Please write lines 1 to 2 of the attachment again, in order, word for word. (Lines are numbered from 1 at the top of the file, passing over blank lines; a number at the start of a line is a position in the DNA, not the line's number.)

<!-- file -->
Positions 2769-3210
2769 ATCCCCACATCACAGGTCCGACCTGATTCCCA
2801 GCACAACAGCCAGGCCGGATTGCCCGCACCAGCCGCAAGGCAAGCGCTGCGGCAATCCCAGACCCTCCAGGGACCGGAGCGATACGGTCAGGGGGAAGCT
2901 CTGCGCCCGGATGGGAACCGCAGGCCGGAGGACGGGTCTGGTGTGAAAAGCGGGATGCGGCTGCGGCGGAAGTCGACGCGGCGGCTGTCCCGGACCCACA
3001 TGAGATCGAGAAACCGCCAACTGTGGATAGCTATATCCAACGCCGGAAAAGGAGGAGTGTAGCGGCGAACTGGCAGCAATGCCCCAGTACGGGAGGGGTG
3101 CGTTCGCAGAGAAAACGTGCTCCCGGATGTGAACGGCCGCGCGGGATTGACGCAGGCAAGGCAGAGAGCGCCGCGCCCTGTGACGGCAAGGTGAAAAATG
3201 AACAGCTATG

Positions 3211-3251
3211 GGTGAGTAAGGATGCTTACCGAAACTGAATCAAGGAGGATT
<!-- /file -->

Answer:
Positions 2769-3210
2769 ATCCCCACATCACAGGTCCGACCTGATTCCCA